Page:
Stated a little differently, we want to communicate a well-controlled message, especially during this first year of AS No. 5 inspections. We need to be careful not to change behavior through rumor or misunderstanding, but only through carefully thought-out communications to engagement teams and to the firms. As I have already noted, AS No. 5 is less prescriptive and more principles-based than AS No. 2. As a result, inspectors will need to recognize that “auditor judgment” is a key ingredient of the application of AS No. 5. But, that doesn’t mean that anything goes. Part of our job is to make sure that auditor judgments are well thought out and take into account all of the known facts.
One way to look at the challenge we are facing to is recognize that inspecting for AS No. 5 implementation will require a tricky balancing act. Of course, the auditor’s first obligation – and ours – is to investors. We need to make sure that opinions on internal control over financial reporting are meaningful and supportable statements about what is right and what is wrong with the company’s internal controls. There should be no cutting corners in this regard.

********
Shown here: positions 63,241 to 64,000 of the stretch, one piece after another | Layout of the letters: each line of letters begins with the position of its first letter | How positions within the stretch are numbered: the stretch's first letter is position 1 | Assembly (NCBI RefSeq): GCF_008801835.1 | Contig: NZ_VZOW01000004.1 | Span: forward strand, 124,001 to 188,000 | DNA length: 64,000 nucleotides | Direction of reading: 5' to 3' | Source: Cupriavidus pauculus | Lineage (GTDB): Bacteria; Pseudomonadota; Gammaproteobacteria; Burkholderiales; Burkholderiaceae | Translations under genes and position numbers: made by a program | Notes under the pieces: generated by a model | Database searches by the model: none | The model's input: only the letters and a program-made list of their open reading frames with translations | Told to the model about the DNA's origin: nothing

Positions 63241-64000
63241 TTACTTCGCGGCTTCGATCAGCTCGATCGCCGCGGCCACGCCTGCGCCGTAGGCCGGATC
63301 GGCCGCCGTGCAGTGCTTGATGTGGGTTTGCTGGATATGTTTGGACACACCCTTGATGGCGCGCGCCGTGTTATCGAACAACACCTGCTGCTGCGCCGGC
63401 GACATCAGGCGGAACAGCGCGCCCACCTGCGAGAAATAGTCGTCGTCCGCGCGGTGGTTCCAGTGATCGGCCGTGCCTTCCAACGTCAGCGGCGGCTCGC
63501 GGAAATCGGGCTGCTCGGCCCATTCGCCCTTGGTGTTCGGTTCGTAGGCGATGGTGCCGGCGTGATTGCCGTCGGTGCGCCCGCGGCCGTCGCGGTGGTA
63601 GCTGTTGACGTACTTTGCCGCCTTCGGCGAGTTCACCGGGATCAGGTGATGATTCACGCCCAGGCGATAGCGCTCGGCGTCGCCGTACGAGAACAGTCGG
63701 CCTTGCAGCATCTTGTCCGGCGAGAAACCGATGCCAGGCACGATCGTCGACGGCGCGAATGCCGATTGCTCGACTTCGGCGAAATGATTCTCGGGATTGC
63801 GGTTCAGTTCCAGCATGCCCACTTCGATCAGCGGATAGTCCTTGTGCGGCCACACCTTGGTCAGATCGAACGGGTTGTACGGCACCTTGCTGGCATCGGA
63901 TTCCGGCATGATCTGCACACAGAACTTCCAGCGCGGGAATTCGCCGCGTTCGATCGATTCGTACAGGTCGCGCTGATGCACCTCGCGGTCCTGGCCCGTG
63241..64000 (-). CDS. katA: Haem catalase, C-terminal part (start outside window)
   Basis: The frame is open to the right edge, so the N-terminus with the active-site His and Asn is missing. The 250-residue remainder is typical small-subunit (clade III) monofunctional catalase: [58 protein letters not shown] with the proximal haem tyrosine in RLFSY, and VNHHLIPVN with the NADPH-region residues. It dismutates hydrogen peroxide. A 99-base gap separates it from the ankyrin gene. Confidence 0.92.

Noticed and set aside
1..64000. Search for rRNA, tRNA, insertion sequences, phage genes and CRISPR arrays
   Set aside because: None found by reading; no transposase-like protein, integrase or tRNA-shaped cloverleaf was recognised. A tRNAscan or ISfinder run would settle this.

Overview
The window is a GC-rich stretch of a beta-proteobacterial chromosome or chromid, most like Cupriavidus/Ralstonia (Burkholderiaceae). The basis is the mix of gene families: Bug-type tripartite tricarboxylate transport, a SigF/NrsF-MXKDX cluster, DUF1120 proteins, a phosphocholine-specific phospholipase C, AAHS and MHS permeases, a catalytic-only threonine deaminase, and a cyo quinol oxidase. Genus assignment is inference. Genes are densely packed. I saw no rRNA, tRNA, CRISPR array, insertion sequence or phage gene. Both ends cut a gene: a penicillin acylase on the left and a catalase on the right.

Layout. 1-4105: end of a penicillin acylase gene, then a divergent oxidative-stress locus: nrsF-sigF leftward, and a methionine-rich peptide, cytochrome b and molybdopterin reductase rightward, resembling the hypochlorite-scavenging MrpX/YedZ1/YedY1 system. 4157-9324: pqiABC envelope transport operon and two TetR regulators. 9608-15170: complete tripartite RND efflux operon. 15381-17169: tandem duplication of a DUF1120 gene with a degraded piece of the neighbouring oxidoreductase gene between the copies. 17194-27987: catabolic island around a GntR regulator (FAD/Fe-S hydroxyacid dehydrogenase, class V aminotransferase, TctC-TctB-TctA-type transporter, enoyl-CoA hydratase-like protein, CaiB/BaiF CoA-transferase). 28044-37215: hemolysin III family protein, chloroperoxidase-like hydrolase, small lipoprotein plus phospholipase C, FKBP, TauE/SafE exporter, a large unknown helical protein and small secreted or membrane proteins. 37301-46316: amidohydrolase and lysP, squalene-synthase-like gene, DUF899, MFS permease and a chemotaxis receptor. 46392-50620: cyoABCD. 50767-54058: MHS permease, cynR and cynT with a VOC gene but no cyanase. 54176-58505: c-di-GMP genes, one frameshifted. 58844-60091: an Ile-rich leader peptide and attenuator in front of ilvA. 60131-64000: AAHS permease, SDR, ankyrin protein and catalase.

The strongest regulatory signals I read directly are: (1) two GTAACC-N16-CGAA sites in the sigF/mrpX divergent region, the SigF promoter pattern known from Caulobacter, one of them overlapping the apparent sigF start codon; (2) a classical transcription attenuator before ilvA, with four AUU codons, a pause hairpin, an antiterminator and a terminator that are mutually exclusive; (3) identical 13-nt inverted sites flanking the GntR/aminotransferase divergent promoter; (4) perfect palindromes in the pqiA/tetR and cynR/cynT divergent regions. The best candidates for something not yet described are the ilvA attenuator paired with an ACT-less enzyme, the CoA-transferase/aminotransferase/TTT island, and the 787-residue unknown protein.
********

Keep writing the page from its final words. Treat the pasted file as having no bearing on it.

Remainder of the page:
But, at the same time, we need to remember that a part of the switch from AS No. 2 to AS No. 5 was concern about restoring the balance between costs and benefits. If auditors don’t take advantage of the opportunities for efficiency and the risk-focus in the standard, the result is likely to be needless cost and frustration for both companies and auditors. And, that, in turn, could also lead to re-igniting debate over the possible repeal or narrowing of Section 404 – something that could also eliminate the benefits that have been attained from this new kind of reporting.